Selling your business can be the largest financial decision that many entrepreneurs make. For many, the process can be daunting and complicated.
Here are a few key points to consider when preparing your business for sale:
Reliance on key staff
Often a business may be very reliant on the owner. If a business will struggle to thrive without one key person, then it will be far less attractive to potential buyers. Having strong systems and controls with responsibility spread across a management team is far better when negotiating a sale. This may also reduce the time commitment post completion for the seller(s) and should make the post deal process far smoother.
Buyers will want up to date, accurate financial information to help them form a view as to how much a business is worth.
Having management accounts available, a strong onus on good financial controls and being able to promptly provide financial information required for any due diligence will:
- Give the business more credibility to any buyer
- Likely improve the price any buyer is willing to pay
- Make the sale process far smoother for both sides
A business trading well, with increasing turnover, strong margins, good control of working capital and a skilled, experienced workforce is worth far more than a business struggling on those metrics. Buyers will often review at least 3 years of historical data to get comfort on the general trend the company is heading in. It is therefore important that sellers do what they can to be able to demonstrate that the business is on an upward path and planning ahead of any potential sale is very important.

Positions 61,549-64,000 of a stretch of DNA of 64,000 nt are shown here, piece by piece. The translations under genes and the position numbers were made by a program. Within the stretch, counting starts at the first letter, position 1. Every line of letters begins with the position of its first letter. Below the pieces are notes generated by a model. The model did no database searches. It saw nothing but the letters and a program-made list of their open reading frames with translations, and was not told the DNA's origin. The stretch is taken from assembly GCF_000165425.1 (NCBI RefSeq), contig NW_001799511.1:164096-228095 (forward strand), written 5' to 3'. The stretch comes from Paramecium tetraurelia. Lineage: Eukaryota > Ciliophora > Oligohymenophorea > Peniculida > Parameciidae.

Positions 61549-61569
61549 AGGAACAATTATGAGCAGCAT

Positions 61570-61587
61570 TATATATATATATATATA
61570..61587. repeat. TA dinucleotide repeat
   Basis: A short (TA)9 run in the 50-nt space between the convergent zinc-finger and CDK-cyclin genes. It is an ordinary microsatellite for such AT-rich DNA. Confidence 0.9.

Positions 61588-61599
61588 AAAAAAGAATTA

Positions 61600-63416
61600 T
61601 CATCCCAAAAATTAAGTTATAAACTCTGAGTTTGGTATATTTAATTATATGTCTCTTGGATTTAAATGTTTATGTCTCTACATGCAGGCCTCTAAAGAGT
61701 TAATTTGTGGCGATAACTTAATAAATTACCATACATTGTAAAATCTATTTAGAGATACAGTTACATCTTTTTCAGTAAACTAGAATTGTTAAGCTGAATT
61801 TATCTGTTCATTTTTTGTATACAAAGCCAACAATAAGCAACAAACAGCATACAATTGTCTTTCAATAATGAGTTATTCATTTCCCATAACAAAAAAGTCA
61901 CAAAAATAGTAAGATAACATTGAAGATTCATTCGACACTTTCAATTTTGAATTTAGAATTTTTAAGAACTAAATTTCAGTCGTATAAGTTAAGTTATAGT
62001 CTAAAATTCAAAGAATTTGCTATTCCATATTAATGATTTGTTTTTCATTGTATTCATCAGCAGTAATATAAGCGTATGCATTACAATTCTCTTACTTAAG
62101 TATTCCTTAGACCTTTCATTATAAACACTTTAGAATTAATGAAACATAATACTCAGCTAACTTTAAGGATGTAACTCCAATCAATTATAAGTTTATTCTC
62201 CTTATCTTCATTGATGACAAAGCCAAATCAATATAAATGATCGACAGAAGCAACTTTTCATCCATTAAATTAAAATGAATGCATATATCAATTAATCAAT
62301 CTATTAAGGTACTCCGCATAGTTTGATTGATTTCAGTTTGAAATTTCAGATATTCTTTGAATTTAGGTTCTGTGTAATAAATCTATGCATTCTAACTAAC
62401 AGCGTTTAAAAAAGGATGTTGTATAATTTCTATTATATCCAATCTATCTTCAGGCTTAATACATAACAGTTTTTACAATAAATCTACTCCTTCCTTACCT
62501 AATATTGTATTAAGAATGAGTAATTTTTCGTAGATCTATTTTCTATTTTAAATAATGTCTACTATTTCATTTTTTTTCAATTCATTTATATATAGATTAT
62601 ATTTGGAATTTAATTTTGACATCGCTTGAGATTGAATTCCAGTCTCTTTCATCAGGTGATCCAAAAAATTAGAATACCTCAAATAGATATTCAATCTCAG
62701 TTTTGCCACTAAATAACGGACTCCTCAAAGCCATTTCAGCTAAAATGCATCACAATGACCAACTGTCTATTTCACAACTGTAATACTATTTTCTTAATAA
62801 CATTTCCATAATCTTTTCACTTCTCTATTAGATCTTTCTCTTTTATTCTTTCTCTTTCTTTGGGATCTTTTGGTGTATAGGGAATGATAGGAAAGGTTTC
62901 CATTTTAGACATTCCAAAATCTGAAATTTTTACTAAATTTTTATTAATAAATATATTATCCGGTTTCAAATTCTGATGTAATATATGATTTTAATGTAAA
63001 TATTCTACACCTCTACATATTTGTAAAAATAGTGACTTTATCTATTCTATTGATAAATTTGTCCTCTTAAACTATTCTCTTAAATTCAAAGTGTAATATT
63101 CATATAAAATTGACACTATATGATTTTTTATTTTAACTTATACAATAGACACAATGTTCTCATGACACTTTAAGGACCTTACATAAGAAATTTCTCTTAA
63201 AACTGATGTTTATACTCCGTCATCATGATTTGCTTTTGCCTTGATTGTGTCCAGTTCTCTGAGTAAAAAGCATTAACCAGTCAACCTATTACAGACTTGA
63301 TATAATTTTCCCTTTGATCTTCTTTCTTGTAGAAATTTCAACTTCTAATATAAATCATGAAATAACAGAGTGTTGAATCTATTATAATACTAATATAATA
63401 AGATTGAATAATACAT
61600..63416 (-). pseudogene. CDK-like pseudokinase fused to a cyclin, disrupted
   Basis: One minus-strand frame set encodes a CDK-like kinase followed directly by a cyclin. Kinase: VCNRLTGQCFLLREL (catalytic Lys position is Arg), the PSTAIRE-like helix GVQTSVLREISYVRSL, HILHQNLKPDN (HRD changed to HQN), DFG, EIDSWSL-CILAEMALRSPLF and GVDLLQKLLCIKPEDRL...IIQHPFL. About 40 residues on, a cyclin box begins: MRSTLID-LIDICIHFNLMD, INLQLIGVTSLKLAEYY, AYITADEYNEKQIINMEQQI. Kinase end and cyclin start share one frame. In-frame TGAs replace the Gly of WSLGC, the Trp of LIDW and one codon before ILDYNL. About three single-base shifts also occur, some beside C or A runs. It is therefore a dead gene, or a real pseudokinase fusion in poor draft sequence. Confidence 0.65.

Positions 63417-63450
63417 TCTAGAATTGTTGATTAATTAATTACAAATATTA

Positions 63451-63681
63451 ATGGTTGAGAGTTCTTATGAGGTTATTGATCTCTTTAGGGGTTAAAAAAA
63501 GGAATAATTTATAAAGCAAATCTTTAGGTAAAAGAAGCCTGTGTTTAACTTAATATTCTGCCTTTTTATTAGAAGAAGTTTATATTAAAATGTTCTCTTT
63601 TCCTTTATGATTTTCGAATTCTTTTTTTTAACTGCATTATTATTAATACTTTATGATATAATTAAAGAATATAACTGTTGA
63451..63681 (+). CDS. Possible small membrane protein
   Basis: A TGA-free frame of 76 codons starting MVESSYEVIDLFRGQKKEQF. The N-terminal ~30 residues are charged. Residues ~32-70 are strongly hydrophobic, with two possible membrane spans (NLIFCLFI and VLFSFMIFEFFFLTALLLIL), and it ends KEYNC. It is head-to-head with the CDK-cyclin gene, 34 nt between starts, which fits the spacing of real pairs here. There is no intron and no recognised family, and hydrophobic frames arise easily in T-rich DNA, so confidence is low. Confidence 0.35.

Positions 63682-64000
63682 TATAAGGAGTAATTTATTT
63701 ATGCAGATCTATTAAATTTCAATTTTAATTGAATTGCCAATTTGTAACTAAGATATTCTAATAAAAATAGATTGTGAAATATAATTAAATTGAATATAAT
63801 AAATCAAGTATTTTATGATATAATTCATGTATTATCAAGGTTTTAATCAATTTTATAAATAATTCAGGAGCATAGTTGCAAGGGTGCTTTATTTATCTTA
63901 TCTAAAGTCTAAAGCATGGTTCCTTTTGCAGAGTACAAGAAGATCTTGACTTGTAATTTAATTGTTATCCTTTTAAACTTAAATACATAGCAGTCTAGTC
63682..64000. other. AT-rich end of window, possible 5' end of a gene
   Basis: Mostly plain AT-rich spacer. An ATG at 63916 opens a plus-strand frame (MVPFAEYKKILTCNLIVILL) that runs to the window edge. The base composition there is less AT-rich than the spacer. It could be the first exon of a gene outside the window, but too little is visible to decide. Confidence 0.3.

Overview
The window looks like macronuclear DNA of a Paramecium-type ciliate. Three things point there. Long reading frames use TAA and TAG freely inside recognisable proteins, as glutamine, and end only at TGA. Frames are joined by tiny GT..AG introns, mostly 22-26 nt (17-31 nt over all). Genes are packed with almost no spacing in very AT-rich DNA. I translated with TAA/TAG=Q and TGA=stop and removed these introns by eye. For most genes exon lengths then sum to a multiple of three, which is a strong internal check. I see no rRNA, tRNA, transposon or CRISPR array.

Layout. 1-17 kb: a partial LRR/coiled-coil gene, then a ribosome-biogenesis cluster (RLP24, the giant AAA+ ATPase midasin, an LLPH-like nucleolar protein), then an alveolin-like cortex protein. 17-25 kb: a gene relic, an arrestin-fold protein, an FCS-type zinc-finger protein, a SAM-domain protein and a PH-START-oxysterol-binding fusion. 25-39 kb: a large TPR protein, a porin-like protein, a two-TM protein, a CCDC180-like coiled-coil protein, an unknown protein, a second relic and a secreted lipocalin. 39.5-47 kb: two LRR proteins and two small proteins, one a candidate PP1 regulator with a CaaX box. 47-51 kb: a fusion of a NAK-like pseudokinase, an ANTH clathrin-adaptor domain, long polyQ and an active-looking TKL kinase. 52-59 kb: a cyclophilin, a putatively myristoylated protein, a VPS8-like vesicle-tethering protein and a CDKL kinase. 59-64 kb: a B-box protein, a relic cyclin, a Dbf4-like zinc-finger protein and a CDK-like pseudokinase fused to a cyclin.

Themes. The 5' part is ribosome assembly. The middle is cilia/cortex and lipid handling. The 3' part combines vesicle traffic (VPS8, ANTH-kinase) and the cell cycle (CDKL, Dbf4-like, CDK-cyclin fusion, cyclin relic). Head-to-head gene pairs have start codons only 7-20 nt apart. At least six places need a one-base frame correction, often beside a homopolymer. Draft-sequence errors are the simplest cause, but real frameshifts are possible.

What are you selling?
This may sound obvious but it is imperative that the buyer and seller both have clarity on exactly what is being sold/acquired. For example: is it the shares in a company, is it the company’s trade, customer list, fixed assets etc., is the business premises included, are there any other assets to be excluded or included? The answers to these points will likely have a material impact on the consideration as well as the tax burden from the transaction. Some routes can be far more attractive tax wise (eg. can a double tax charge can be avoided or a lower rate of tax applied?), certain options are simpler to complete from a transactional point of view and both parties need to be mindful of what risks they are taking on as a result of how the transaction is structured.
Unfortunately, lack of clarity on these points in early discussions can often cause confusion and some ill will between the parties down the line.
Certain buyers are willing to pay far more for a business than what might normally be considered to be fair value. For example, if a buyer is confident they can achieve huge growth from your business that other buyers wouldn’t be able to achieve they may be willing to pay a substantial premium for this. Though this scenario is unusual, it should always be considered to ensure that maximum value can be obtained on a sale.
Skeletons in the closet?
If a business is being sold that has a number of outstanding problems or issues then naturally any buyer will factor those into whatever offer they are willing to make. Buyers routinely insist that the sellers provide certain warranties and indemnities which could come back to bite sellers. It therefore makes sense that sellers ensure that, as far as possible, their house is in order for certain areas including (but not limited to):
- All company minutes and documents
- Health and safety policies and such like
Tax, accountancy and legal advice
Given the likely value and importance of the transaction it is vital that suitable advice is obtained to ensure that any transaction is suitably structured. The cost of such advice can be expensive but is usually dwarfed by the cost of problems that result from not having received the advice!